There is a video online that shows north-eastern students in Kolkata being manhandled by neighbours who allegedly wanted them evicted from their building and deported from the city. Another, allegedly filmed in Gujarat, shows a group of distressed north-eastern students being reassured by police after their landlords and neighbours harangued them for “bringing the coronavirus to India” and tried to forcibly evict them. In Gujarat, before the nation-wide lockdown was announced on 24 March, some north-eastern students were detained and ‘quarantined’ despite the fact that they had no history of overseas travel and no symptoms of illness. They were allegedly subjected to some vitriolic verbal abuse. A group of north-eastern students in Punjab took to social media to complain about being subjected to racially-charged verbal abuse and wanton evictions.

In Kolkata, members of the small and well-integrated Bengali-Chinese community faced verbal harassment on the streets. Some took to wearing t-shirts that said, in Bengali, “No, I am not the coronavirus. I was born in Kolkata and have never been to China.”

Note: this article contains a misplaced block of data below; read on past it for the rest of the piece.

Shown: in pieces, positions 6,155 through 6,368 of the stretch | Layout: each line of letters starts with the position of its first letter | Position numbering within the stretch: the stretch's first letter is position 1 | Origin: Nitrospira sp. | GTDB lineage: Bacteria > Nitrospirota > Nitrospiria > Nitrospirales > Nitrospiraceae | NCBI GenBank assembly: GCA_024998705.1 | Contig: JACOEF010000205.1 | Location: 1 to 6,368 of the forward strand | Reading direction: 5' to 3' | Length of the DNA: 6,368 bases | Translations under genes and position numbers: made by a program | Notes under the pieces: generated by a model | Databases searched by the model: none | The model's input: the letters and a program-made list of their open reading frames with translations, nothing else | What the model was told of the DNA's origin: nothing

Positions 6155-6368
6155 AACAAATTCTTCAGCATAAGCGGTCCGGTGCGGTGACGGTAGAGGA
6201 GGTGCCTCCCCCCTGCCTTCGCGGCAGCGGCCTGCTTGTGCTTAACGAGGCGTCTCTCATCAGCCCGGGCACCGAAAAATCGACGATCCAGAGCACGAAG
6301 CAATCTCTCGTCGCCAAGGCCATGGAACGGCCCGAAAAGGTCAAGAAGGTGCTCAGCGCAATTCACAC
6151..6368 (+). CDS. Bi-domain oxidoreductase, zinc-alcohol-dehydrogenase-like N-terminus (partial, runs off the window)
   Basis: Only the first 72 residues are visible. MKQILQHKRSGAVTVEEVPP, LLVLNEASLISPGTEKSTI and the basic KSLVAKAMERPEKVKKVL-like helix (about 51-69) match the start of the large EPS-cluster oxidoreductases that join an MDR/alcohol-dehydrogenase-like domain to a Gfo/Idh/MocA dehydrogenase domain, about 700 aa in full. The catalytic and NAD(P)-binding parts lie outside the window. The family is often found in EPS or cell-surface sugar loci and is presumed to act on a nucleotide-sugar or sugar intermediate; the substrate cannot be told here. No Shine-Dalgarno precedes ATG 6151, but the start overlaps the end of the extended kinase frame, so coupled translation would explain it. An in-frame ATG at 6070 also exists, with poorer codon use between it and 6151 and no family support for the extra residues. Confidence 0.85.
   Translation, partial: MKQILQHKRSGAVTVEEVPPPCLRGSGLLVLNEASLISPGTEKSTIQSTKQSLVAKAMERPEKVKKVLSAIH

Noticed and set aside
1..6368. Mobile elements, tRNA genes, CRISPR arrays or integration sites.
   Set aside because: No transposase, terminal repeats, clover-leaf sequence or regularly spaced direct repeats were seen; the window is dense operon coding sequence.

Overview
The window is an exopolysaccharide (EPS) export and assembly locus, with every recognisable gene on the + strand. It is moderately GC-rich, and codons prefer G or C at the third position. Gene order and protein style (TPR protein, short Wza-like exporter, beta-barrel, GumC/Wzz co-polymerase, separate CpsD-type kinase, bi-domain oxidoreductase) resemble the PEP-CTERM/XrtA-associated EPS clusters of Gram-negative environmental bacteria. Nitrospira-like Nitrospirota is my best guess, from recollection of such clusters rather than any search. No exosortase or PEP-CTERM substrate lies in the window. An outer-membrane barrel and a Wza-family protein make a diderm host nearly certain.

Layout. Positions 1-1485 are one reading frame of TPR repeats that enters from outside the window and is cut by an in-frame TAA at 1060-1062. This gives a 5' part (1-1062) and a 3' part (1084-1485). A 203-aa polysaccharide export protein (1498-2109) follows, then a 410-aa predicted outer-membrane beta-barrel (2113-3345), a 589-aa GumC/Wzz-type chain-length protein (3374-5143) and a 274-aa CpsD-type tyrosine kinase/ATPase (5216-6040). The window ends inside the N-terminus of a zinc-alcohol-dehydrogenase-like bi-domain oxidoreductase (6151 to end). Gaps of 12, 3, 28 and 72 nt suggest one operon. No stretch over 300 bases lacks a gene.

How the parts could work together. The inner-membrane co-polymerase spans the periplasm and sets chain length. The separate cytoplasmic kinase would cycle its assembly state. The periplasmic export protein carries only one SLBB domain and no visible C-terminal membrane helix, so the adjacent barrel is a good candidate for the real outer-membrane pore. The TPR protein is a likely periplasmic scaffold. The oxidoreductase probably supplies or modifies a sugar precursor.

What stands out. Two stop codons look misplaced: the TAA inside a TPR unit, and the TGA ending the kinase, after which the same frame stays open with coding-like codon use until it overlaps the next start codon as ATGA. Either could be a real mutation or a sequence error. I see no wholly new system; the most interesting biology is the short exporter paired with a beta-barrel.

This was not aggression driven by panic. Yes, there is no doubt the outbreak has engendered widespread distress and panicked people – but these incidents are simply not examples of actions provoked by pandemic-related anxiety alone. In many cases, the outbreak has rekindled old fears, and precipitated an eruption of deep-seated prejudices. The people who harassed these strangers took advantage of the fearful atmosphere to act on their existing animosity and hostility. I doubt that their actions were driven entirely by COVID-19 paranoia. Rather, the paranoia was used as a springboard. This was opportunistic.